That said, the working title for my game is Game X (I’m trying to come up with a better title, but this is it for now). It is set on the Island of Illeria. The backstory is that long ago, the wizards colonized this island, and set up a magic research school. No one knows what happened, but at some point everyone just disappeared. It quickly dawned on the outside world that the Illeria was home to unimaginable treasure and power, and hundreds of adventure seekers and military units soon organized to explore the island.

Game X is a skirmish-level tabletop strategy game. Each player controls a small team (right now I’m thinking 7) of characters, who do battle with other squads. The game is set in a medieval fantasy setting. I’m planning to at some point have a campaign system set up, so that after each game your group grows stronger (or weaker), though I figure it’s best to leave that portion to the very last (I mean, if the game isn’t good enough to play once, why would it be goon enough to play several times?).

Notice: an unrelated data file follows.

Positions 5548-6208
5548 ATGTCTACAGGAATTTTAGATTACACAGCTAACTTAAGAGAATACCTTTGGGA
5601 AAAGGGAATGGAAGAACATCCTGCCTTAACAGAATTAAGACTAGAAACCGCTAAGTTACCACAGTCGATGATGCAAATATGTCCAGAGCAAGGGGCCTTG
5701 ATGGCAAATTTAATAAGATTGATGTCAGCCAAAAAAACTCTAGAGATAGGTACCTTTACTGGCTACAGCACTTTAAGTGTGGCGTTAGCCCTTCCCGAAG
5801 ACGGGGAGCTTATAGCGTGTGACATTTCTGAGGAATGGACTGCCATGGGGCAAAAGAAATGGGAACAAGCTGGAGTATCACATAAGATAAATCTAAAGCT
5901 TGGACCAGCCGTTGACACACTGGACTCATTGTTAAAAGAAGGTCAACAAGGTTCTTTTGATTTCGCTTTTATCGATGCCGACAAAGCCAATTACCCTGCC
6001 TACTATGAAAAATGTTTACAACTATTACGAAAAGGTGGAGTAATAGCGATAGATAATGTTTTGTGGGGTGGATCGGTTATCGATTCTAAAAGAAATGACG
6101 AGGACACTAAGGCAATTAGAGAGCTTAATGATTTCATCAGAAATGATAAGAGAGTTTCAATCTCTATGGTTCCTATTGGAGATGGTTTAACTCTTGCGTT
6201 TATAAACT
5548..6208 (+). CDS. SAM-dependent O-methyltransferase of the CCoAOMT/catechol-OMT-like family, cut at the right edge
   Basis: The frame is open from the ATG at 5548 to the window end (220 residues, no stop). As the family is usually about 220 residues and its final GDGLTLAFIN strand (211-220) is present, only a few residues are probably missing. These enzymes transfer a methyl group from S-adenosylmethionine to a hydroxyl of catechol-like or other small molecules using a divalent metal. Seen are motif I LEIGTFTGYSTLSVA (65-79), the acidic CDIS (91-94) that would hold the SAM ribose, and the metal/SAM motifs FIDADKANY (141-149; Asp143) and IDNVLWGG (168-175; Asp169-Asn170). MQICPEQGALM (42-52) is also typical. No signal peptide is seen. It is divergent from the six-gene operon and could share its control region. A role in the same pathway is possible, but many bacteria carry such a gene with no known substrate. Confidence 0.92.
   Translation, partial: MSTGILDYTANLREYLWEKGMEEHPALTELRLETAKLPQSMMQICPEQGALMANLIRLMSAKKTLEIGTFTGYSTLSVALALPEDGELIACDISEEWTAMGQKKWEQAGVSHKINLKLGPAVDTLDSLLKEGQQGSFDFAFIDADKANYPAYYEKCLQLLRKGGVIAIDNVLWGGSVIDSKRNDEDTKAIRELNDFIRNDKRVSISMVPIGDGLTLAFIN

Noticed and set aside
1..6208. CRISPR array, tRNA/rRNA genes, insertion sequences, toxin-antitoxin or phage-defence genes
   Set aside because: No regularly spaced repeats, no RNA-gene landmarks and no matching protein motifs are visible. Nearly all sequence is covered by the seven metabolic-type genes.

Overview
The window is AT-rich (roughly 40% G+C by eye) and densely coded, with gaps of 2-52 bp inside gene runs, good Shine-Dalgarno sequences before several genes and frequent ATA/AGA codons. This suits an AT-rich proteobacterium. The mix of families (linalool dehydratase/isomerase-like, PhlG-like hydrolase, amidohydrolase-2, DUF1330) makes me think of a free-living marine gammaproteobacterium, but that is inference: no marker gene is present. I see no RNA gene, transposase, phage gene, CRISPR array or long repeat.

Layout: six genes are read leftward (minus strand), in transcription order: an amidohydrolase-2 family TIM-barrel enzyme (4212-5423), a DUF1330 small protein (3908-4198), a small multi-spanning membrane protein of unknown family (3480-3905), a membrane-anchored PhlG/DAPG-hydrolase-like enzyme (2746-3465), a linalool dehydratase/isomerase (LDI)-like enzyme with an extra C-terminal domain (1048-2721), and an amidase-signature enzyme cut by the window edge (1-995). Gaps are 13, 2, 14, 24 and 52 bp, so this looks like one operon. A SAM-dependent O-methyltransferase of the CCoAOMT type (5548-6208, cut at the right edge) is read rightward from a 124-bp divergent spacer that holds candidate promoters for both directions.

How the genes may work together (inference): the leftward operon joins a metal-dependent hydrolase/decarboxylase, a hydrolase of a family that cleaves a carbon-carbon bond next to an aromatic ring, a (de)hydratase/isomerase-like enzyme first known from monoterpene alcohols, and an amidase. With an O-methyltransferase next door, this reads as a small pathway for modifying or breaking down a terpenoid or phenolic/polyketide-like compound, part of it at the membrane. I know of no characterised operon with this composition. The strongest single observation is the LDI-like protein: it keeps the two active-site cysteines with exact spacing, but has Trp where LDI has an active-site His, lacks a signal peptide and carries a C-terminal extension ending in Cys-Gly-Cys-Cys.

So I really have three things about this game which I consider to be unusual and special. First, I am asking characters to provide their own pieces (something akin to the Cheapass Games idea), and making the character creation system highly customizable. How customizable I’m not sure yet, it depends a lot on, well, what I think is the best, and maybe how much patience I have (I did have someone suggest I try to make this into a skirmish equivalent of a CCG, but I’ll see how possible that is). Second, the leadership and command system is very structured. Unlike most games where you take turn moving your entire army, in this game you are given a limited number of commands each turn. Not only that, but commands must be made in advance, anticipating what your enemy might do. Third, combat is played on two boards, and what happens on one affects the other (and thus, resources need to be divided up between each). I’ll go more into this in a later posting, but it is the idea I’m most proud of (and that I think is the most unique).